It’s at this time of year that UK terrorism statistics are published by the government and reported in the media. Readers with longish memories may remember how, three years ago, TCW examined the BBC’s skewed interpretation and misleading graphics. For the sake of fairness and variety, the Guardian’s approach to the numbers is our text for today.
Last week the Guardian published a story under the headline ‘White people make up largest proportion of British terror arrests’ which was accompanied by a graphic based on one of a great range of official statistics available here, and which provide all the source material for the charts in this article.
In support of its headline, the Guardian produced a graphic that looked like this
showing the red line for the ‘Asian’ category converging with the blue ‘White’ category.
There are two immediate problems: first, the four available categories are ill-defined and open to every kind of subjective interpretation and, second, police officers responsible for making and recording the arrests are not qualified (nor should they be) to make accurate and consistent assessments of race or ethnicity across these categories.
For the Guardian, the story pretty much ends there, with Islamist terrorism continuing as the greatest threat to national security but with ‘the rise of far-right extremism and terrorism’ becoming a significant concern to authorities. The paper links to an earlier story from February this year when it reported that the outgoing head of counter-terrorism policing, Mark Rowley, drew parallels between ISIS and Anjem Choudary on the one hand and National Action and Tommy Robinson on the other.
Before going on to look at some of the other interesting figures in the official government release, it is important to enter a word of caution and note that in every case the numbers of individuals are relatively small with the arrests in 2018 amounting to 133 White, 129 Asian, 32 Black and 57 Other. While it is interesting to look at the relative proportions of these groups, relatively modest changes can make the graphs zig-zag dramatically.
Convictions for terrorist offences are rather more revealing than arrests since individuals will have passed through the court system and been found guilty rather than simply being apprehended by the police. Indeed, in the period 2002 to 2018, the proportion of arrests that led to convictions peaks at 30 per cent for Whites and 34 per cent for Asians. When it comes to suspects being convicted, the proportions of the different groups now show a different picture with the proportion of White consistently lower than Asian in recent years. The thrust of the Guardian headline massages the message by being selective in its active choice of less significant data.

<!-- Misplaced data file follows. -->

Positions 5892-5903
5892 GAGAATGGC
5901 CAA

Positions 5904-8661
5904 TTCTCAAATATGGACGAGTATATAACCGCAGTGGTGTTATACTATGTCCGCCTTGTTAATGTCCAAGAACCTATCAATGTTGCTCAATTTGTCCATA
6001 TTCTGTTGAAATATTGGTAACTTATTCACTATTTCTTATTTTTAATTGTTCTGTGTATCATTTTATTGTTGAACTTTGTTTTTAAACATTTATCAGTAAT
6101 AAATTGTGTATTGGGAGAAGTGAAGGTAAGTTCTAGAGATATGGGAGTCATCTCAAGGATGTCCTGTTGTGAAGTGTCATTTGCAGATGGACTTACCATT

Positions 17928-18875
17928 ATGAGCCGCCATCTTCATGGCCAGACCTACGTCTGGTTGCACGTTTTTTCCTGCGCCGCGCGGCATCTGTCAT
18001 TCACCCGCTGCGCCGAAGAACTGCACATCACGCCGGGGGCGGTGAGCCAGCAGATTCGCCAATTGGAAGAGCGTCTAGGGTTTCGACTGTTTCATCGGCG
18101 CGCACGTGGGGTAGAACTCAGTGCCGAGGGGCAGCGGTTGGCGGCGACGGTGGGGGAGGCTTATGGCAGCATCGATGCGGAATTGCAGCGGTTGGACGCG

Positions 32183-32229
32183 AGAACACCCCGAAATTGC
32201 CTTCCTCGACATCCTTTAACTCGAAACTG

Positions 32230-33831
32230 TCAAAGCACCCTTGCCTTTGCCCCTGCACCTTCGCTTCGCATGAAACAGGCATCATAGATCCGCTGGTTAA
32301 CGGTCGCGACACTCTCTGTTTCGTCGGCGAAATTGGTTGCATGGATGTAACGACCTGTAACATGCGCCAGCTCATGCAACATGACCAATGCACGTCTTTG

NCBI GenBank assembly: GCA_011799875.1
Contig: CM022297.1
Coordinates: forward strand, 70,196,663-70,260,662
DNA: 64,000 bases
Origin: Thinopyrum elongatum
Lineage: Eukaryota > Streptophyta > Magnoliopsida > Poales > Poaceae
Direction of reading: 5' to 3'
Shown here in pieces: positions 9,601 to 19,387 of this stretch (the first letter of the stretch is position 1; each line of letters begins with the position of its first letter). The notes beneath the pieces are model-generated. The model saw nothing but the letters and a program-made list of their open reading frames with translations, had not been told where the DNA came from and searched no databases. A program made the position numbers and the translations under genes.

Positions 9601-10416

What is more, if one applies trend lines to the White and Asian conviction rates not only does White generate fewer convictions this year than the Asian group, it suggests that the two groups are tending to diverge as in the graphic below where the dotted trend lines suggest a possible future position based on current data.
The Guardian could have explored the nationalities covered by the statistics. Unsurprisingly, of those convicted of a ‘terrorism-related activity’ since 2011, almost 75 per cent are British nationals but of the remainder, Algeria, Pakistan, Somalia, Albania and Iraq top the list of countries of origin. A fresh graphic illustrates the distribution.
Nothing in the nationality statistics does more than hint at how the individuals divide up as between the clumsy racial Asian/White/Black/Other characteristics. Britain is itself diverse and multi-racial and one does not have to look too hard to find a common link between the next five countries.
Taking a cue from Mark Rowley’s comments last February about the increase in ‘far-right extremism’, the statistics on the self-declared ideology of terrorism prisoners are worth a look.
The data which previously listed prisoners’ religion now lists according to ideology which is restricted to three fields: ‘Islamic Extremist’, ‘Extreme Right Wing’ and ‘Other’ and serves to reinforce a mindset revealed by Mark Rowley that there is some kind of equivalence between a powerful, ruthless international network of Islamist evil and largely isolated individual home-grown nutters. There can be few people reading this who believe that the crimes committed by the one group broadly match those of the other in terms of their current impact and threat to future security.
Be that as it may, there is one final graphic which the Guardian might have put before its readers but didn’t and which illustrates the extent or lack of the equivalence between the two threats, an equivalence which was reasserted in yesterday’s Times by a hopeless and hateful charity claiming that “far right extremists can be as dangerous as their flipside in Islamist movements”. Some flipside.